Orbital fracture (broken bone)
General or Other | - Others | Orbital fracture (broken bone) (Disease)
Orbital fracture is a break in one of the bones that make up the orbit. Since the orbit is the seat of the globe (the eye), an orbital fracture can be a serious, sight-threatening break. The orbit is complexly constituted. It is made up of parts of six bones: the frontal, ethmoidal, lacrimal, and sphenoid bones and the maxilla and zygoma. A break in the orbit portion of one or more of these six bones is an orbital fracture.
Causes and Risk factors
Orbital fractures are caused by a direct impact to the face, most commonly by an automobile dashboard or steering wheel during a car crash. Because a great deal of force is required to cause these fractures, they often occur with extensive injuries to other facial bones, and sometimes injuries to the brain. Even if the damage is limited to the eye area, there may be additional injuries to the eye itself, such as the optic nerve (responsible for vision), the eye muscles, the nerves that provide sensation in the forehead and cheek, the sinuses around the eye and the tear duct.
There are two types of orbital rim fractures. A zygomatic fracture involves the lower edge of the eye rim, which is part of the cheekbone. A frontal bone fracture or frontal sinus fracture involves the upper edge of the eye rim, which is part of the foreheads frontal bone.
Indirect orbital floor fracture (blowout fracture). This occurs when the bony rim of the eye remains intact, but the paper thin floor of the eye socket cracks or ruptures. This can cause a small hole in the floor of the eye socket that can trap parts of the eye muscles and surrounding structures. The injured eye may not move normally in its socket, which can cause double vision. Most blowout fractures are caused by an impact to the front of the eye from something bigger than the eye opening, such as a baseball, a fist or an automobile dashboard.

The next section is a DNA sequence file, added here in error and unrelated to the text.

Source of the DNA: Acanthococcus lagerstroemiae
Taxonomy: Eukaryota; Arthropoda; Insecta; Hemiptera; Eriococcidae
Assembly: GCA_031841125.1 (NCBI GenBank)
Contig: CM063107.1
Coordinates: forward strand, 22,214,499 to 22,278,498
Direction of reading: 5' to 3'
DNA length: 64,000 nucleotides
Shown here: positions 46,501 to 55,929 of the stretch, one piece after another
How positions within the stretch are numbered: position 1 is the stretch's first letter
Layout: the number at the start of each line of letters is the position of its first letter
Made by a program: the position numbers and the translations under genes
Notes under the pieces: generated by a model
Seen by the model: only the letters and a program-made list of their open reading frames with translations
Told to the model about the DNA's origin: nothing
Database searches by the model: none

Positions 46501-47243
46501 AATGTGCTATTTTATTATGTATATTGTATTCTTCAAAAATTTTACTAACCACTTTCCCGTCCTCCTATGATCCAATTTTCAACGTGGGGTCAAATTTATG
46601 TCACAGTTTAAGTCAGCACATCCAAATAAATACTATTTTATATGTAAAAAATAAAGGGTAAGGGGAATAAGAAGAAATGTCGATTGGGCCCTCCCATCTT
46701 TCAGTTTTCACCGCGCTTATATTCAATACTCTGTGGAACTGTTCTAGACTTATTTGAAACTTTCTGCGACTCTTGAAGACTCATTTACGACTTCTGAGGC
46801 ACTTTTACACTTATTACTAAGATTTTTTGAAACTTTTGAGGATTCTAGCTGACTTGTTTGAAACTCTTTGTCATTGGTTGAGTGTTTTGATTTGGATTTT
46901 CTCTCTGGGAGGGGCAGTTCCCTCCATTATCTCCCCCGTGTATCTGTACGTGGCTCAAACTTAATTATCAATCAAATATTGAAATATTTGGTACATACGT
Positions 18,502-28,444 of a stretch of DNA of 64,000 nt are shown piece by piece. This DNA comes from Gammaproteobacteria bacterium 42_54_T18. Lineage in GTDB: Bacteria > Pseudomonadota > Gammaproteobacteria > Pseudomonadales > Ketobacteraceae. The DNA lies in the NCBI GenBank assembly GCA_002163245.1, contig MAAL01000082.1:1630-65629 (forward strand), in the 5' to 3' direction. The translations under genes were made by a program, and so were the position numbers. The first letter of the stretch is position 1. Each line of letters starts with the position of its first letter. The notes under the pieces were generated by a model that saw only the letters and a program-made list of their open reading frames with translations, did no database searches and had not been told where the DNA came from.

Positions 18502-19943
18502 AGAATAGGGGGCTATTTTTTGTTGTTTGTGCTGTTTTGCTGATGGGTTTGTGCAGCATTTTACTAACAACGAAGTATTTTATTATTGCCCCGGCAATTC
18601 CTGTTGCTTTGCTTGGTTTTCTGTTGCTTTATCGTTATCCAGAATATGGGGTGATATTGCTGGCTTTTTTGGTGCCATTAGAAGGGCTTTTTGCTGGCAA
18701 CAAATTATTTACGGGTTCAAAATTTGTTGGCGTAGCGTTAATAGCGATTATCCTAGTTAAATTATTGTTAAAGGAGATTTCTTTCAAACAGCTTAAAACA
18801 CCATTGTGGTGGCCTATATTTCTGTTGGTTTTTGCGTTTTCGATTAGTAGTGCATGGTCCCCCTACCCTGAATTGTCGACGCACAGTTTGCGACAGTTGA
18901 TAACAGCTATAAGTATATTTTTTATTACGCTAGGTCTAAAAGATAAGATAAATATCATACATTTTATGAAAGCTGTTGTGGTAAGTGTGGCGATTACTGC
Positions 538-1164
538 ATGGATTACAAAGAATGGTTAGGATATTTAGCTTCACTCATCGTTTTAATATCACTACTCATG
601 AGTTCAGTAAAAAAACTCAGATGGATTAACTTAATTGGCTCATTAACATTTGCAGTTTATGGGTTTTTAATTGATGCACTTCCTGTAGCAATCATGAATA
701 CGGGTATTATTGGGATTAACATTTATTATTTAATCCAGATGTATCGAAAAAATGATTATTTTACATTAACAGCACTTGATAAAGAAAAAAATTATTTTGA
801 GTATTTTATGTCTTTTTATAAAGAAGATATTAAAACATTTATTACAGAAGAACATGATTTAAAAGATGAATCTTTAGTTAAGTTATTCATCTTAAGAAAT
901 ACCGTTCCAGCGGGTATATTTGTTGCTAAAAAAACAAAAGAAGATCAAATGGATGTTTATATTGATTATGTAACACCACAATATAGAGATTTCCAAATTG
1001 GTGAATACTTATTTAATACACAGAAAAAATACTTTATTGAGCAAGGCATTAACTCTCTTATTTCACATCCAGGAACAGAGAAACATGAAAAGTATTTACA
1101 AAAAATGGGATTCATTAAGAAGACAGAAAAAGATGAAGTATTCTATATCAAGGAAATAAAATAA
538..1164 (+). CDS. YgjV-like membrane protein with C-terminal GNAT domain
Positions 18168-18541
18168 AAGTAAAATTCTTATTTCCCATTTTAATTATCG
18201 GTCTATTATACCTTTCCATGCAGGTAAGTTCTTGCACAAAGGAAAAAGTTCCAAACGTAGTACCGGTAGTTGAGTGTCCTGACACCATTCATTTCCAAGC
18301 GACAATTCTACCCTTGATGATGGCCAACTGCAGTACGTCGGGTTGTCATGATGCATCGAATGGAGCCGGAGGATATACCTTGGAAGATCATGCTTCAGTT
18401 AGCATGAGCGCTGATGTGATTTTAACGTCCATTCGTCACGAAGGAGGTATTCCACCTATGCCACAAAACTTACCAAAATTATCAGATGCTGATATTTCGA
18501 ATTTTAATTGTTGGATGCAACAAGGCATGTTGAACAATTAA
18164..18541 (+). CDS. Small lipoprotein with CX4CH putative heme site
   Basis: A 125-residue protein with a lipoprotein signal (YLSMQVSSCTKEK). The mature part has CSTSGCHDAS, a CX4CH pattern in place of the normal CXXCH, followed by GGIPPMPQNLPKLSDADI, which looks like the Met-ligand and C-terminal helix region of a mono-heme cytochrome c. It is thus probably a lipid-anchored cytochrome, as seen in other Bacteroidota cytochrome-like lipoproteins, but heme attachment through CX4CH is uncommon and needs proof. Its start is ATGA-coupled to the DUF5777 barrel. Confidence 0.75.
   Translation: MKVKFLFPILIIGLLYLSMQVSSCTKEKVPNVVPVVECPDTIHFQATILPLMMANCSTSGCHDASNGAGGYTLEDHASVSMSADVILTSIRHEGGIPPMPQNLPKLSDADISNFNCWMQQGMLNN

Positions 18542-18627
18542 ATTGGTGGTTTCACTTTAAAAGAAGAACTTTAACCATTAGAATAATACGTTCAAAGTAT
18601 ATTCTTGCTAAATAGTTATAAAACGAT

Direct orbital floor fracture. If an orbital rim fracture extends into nearby parts of the eye socket floor, both the rim and the socket floor are fractured.
Diagnosis and Treatment
Treatment depends on the severity and location of your injury. For a small, uncomplicated blowout fracture that does not affect the movement of your eye, your doctor may prescribe ice packs, decongestants and an antibiotic to prevent infection. You may be told to rest for a few days and to avoid blowing your nose while the eye heals.
If the fracture is more severe, your doctor will refer you to a plastic and reconstructive surgeon who specializes in treating eye injuries. An ophthalmologist may be called in to deal with the double vision. This specialist will determine whether you need surgery to repair the broken bone.